Clancy tossed glances at each man and his lips barely moved as he spoke. "True is what you heard, and true is who I am."
All three stepped away from the bar. Hands were already nudging Colt stock and their eyes never wavered from their hold on Clancy.
Instantly Matthew lifted his gun. This was the cue for Stratton and Kendall. Hardware was almost out of each holster when they were met by immediate revenge.
Clancy retaliated with a fast-action response. The Pearl Handle Colt he held chest level and fanned the hammer with rapid accuracy. Each brother was struck once and instantly fell dead to the floor. There was no movement between them and blood began to flow across the saloon floor.
After hearing the repeated gunfire fill the room, Russell yanked away the barber apron and left the shop, running to the batten doors of the saloon. He pushed opened the left half and entered the saloon with his sidearm already drawn. He took several steps forward, glancing a moment at the remains of his brothers. His finger had curled around the trigger of a .45 as he stood ready to retaliate.
Clancy didn't hesitate to retort. He spun around to face the fourth brother. His reaction was straightaway, empting three slugs into Russell's upper body. Each shot had on-target effectiveness. Red stains spread across Russell's shirt and his weight went limp. He collapsed backwards and his eyes were hollow in their fixed vision turned toward the ceiling.
After the smoke had cleared, one of the poker players at a far table was anxious to resume the game with those playing the same hand. He lifted and shaded his cards that revealed a full house.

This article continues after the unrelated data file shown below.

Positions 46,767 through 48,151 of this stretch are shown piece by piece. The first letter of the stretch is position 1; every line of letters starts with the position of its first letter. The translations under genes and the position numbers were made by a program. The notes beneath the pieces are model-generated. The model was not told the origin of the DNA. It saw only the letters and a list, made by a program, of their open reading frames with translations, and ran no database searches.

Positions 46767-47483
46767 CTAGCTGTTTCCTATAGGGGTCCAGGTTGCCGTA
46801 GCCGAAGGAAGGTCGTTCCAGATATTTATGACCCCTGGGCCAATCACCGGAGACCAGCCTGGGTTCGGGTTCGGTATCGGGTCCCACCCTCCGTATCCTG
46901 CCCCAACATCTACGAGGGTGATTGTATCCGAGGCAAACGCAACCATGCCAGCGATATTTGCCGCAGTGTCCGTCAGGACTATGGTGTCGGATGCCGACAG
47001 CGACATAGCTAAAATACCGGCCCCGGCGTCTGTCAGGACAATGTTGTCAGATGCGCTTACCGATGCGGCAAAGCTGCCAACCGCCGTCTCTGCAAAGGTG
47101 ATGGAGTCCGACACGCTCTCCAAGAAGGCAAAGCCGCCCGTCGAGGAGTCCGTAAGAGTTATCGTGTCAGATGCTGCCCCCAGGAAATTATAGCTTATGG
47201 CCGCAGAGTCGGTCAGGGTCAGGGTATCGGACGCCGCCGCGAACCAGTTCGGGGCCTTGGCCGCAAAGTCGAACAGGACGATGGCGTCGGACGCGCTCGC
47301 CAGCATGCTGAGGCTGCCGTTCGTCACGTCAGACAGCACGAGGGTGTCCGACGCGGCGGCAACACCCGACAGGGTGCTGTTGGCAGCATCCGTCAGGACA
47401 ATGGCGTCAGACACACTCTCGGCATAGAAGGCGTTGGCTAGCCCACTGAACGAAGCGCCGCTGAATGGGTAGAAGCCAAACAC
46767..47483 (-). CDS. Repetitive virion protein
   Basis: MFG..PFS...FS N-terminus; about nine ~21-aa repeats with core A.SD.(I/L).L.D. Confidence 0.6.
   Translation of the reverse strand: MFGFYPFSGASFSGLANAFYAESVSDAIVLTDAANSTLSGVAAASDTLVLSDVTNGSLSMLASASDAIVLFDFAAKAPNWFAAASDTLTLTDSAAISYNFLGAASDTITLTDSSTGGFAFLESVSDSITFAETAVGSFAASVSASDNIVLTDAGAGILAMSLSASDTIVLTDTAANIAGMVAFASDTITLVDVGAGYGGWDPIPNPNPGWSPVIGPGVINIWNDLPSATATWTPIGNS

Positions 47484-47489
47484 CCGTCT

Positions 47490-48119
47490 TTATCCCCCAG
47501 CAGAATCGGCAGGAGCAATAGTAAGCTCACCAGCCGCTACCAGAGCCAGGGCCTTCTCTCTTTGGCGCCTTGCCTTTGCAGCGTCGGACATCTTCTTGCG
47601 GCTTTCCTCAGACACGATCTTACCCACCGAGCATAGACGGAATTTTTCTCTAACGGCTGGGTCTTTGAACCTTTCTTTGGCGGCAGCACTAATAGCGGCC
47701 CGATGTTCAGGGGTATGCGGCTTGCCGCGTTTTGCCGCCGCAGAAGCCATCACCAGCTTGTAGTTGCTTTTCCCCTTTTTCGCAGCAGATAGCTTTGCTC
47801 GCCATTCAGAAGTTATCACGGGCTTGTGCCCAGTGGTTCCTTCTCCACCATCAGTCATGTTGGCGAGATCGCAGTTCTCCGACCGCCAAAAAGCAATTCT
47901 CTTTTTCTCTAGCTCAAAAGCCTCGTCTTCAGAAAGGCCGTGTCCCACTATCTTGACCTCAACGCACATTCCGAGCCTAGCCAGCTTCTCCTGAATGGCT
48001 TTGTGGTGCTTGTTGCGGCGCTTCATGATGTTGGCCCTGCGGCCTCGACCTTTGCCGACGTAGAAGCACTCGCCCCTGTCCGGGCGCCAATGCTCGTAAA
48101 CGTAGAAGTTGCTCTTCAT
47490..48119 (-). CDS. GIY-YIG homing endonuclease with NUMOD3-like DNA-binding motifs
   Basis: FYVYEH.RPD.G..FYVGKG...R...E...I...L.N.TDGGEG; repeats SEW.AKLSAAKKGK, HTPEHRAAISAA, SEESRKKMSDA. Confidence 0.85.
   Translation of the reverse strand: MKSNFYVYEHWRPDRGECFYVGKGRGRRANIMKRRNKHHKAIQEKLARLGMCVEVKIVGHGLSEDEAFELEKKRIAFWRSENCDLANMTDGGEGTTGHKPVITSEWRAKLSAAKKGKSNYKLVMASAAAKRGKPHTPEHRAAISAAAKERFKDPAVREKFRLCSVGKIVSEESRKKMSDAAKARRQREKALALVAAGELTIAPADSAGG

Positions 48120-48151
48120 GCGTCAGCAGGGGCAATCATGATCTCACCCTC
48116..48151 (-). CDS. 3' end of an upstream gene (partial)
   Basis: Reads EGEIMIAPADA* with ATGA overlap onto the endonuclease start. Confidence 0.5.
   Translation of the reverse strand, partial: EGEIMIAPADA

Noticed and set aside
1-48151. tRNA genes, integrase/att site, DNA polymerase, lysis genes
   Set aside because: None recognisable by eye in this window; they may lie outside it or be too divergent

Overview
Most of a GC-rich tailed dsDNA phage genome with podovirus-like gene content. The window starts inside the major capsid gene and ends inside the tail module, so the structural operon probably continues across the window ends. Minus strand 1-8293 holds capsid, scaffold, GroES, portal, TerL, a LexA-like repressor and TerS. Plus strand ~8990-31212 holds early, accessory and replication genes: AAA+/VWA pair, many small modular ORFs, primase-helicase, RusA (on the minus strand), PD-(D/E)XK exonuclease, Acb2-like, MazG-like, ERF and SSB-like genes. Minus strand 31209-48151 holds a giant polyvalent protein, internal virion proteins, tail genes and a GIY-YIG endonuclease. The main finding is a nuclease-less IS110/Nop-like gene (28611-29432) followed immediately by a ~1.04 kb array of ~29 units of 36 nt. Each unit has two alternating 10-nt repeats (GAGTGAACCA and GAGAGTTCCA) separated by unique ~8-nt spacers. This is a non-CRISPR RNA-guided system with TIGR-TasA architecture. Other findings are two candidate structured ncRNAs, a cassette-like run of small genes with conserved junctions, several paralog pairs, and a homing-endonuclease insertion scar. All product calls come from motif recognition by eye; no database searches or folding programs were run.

Charlie disappeared momentarily from the doorway, hobbling the short distance across the street. "Mister Red . . . Redding," he said. "I see . . . seen what hap . . . happened. You ain' . . . ain't gonna bel . . . believe this stor . . . story."
Clancy slowly shifted his eyes around the saloon. In the same span of time, without looking down, his fingers opened the Colt and the sound of empty shells fell to the floor. Six more bullets those fingers shoved inside the cylinder and the Pearl Handle he lowered into the fancy-designed holster. He came full circle in commanding the attention of everyone in the room. "I'm still looking for Joshua Riddle," he said. "Anybody here claim ta seein' that bastard? One of you better speak up and say something. If he was ridin' with the Bishop brothers, I reckon that his name was mentioned when passin' in this direction. Who's ta knowin' of this sonova bitch?"
The room remained Sunday church service quiet.
"All o' you hard o' hearin'?" Clancy said. "You ain't got nothin' to say?"
Adam Voss, the bartender, remained at the end of the long counter. "We ain't seen no stranger with that name, Mister. Them Bishop brothers kept quiet about their doin's. Sure sorry for what you say was done to your kin. If they were guilty, they got what they deserved. They had their chance to come straight with you. Ya best ride on 'cause that Riddle fella ain't here."
Those around the room mumbled in agreement and returned to their separate entertainment.
Clancy turned, walked into the sunlight and headed toward his bay in front of the livery. He untied the reins at the hitch rail and was ready to foot the stirrup. Coming in his direction was the limping Reb. Not afraid of his new friend, Charlie made sure the horse was cared for and allowed to cool down.
"Mis . . . Mister Hobbs, you ain't leav . . . leaving already? I ain . . . ain't nev . . . never seen a fas . . . faster gun . . . gunslinger in all my lif . . . life! You sur . . . sure do kno . . . know how to han . . . handle that Colt fas . . . faster than an . . . anybody I kno . . . know'd. I told Mister Red . . . Redding at the new . . . newspaper to wha . . . what I see . . . seen, and he sai . . . said you . . . you's to be . . . being on the fron . . . front page. Them fol . . . folks around thi . . . this territory ain't gon . . . gonna be . . . believe that you . . . you went up . . . up agains . . . against the Bish . . . Bishop brothers, and they . . . they're all dead. Fair and squa . . . square, I see . . . seen it."